Mandarin focuses its attention on psychical state, genetical health and working qualities of dogs, which included in breeding program. Any deviations from original types of Tibetan Mastiffs are excluded, while proportions, fur qualities and movement, required to perform original functions, are preserved. Finally, breeding specialists adjust breeding plan to save colour patterns and preserve clearest and brightest possible colour.

We breed our dogs with highest compliance with FCI standard and pass all health checks before breeding.

FCI-Standard N° 230 / 02. 04. 2004 / GB

DO-KHYI(Tibetan Mastiff)
ORIGIN : Tibet.
UTILIZATION : A companion, watch and guard dog.
CLASSIFICATION F.C.I. : Group 2 Pinscher and Schnauzer- Molossoid breeds- Swiss Mountain and Cattle Dogs. Section 2.2 Molossoid breeds, Mountain type. Without working trial.

BRIEF HISTORICAL SUMMARY : The Tibetan Mastiff (Do Khyi) is an ancient working breed of the nomad herders of the Himalaya and a traditional guardian of the Tibetan monasteries. It has been surrounded by great myth since its first discovery in antiquity. From the mentioning by Aristoteles (384-322 b.C.) to the famous writings of Marco Polo, who went to Asia in 1271, all historical reports praise the natural strength and impressiveness of the Tibetan Mastiff- both physically and mentally. Even its bark has been described as a unique and highly treasured feature of the breed. Leading European cynologists of the past, like Martin and Youatt, Megnin, Beckmann, Siber as well as Strebel and Bylandt have intensively covered the Tibetan Mastiff, as they had been fascinated by its origin and function in the Tibetan culture. Some even considered the breed to be the very forefather of all large mountain and mastiff breeds. One of the first known Tibetan Mastiffs to reach Western shores was a male sent to Queen Victoria by Lord Hardinge (then Viceroy of India) in 1847. Later in the 1880s, Edward VII (then Prince of Wales) took two dogs back to England. An early recorded litter of Tibetan Mastiffs was born in 1898 in the Berlin Zoo.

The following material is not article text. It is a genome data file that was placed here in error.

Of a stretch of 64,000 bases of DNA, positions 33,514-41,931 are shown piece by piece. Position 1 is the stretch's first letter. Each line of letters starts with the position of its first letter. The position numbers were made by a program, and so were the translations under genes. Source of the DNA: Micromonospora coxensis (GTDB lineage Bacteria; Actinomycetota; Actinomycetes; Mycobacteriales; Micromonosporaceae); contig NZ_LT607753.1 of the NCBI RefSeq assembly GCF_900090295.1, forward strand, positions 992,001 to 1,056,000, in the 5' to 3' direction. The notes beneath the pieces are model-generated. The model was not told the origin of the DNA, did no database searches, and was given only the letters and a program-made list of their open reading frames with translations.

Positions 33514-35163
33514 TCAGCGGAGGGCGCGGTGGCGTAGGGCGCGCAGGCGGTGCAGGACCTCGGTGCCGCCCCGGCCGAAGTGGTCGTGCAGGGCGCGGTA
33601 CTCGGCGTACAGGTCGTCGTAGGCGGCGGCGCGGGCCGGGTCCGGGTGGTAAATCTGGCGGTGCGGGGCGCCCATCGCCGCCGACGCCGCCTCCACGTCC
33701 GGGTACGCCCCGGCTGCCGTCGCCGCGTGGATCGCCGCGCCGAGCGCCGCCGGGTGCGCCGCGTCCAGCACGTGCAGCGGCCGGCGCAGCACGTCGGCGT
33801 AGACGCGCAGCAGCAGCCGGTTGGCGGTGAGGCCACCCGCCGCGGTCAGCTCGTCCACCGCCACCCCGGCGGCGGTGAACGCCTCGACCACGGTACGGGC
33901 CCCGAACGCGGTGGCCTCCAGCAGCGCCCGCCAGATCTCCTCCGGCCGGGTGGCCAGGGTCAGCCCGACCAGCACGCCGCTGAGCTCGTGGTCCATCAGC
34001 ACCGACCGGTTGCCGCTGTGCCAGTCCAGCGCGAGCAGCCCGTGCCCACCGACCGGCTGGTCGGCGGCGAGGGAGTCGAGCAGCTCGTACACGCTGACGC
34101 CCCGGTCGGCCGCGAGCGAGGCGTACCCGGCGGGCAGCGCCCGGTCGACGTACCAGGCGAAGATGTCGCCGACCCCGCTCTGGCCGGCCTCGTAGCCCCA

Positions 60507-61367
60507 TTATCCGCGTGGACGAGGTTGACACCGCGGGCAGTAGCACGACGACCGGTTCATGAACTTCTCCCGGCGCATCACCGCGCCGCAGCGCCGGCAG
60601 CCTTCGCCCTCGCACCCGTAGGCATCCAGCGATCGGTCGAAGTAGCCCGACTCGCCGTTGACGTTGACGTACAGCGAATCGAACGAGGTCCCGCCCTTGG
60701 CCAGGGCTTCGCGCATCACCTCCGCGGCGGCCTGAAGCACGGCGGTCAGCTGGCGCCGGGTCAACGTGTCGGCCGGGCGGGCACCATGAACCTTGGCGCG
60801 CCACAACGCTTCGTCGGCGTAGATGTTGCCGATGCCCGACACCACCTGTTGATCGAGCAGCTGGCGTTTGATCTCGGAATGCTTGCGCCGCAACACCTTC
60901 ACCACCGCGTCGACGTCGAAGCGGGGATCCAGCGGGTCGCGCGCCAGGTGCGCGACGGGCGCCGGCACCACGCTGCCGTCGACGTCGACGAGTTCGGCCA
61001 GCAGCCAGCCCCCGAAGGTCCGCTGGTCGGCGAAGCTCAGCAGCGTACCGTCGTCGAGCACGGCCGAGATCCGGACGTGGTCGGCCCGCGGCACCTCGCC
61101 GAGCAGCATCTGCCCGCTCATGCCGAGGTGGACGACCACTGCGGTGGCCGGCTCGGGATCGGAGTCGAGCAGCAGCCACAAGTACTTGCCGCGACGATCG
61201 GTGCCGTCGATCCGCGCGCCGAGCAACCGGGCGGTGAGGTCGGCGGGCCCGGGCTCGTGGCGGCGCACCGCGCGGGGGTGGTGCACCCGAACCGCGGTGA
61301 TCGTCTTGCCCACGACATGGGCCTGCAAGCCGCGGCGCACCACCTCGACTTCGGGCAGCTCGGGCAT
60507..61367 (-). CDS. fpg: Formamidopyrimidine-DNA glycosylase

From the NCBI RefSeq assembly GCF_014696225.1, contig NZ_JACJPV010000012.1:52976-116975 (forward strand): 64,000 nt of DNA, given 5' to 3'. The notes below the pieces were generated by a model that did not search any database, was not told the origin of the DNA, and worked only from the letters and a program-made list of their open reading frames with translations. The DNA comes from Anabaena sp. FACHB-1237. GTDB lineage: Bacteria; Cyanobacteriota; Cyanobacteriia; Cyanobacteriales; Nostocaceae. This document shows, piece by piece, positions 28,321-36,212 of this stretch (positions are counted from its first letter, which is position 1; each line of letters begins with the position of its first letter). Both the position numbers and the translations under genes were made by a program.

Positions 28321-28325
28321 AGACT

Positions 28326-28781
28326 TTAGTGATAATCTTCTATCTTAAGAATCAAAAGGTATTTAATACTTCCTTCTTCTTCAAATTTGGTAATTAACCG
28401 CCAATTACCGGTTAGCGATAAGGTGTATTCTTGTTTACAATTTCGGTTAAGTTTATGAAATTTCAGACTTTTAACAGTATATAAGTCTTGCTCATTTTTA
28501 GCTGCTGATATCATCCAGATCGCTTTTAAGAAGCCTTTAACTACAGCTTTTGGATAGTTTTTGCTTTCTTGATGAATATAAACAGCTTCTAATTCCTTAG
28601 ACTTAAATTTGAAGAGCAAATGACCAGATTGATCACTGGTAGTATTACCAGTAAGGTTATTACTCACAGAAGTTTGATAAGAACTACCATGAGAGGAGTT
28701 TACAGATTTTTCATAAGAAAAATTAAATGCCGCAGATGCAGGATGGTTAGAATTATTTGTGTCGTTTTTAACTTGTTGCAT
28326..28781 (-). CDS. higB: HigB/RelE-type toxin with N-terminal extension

GENERAL APPEARANCE : Powerful, heavy, well built, with good bone. Impressive; of solemn and earnest appearance. Combines majestic strength, robustness and endurance; fit to work in all climate conditions. Slow to mature, only reaching its best at 2-3 years in females and at least 4 years in males.

– Skull measured from occiput to stop equal to muzzle from stop to end of nose but muzzle may be a little shorter.
– Body slightly longer than height at withers.

BEHAVIOUR / TEMPERAMENT : Independent. Protective. Commands respect. Most loyal to his family and territory. HEAD : Broad, heavy and strong. In adults a wrinkle may extend from above the eyes down to the corner of mouth.

CRANIAL REGION : Skull : Large, very slightly rounded, with strongly pronounced occiput.Stop : Well defined.

NOSE: Broad, as dark as possible depending on coat colour, well opened nostrils.
MUZZLE : Fairly broad, well filled and deep. End of muzzle square.
LIPS : Well developed and covering the underjaw.
JAWS/TEETH : Jaws strong with perfect, regular and complete scissor bite, i.e. upper incisors closely overlapping the lower incisors and set square to the jaws. Level bite acceptable. Dentition fits tightly.
EYES : Medium size, any shade of brown and in accordance with coat colour, the darker the better. Set well apart, oval and slightly slanting. Eyelids tightly fitting the eyeball. Expression of dignity.
EARS : Medium size, triangular, pendant, set between the level of the skull and the eye, dropping forward and hanging close to head; carried forward when alert. Ear leathers covered with soft, short hair.
NECK : Strong, well muscled, arched. Not too much dewlap. Covered by thick upstanding mane, not so pronounced in bitches. BODY : Strong.Back : Straight, muscular.Croup : Broad and rather flat.Chest : Rather deep, of moderate breadth, with good spring of rib, to give heart-shaped ribcage. Brisket reaching to below elbows.

TAIL : Medium length. Set high on line with top of back, carried high, loosely curled over back, when dog alert or in motion; well feathered.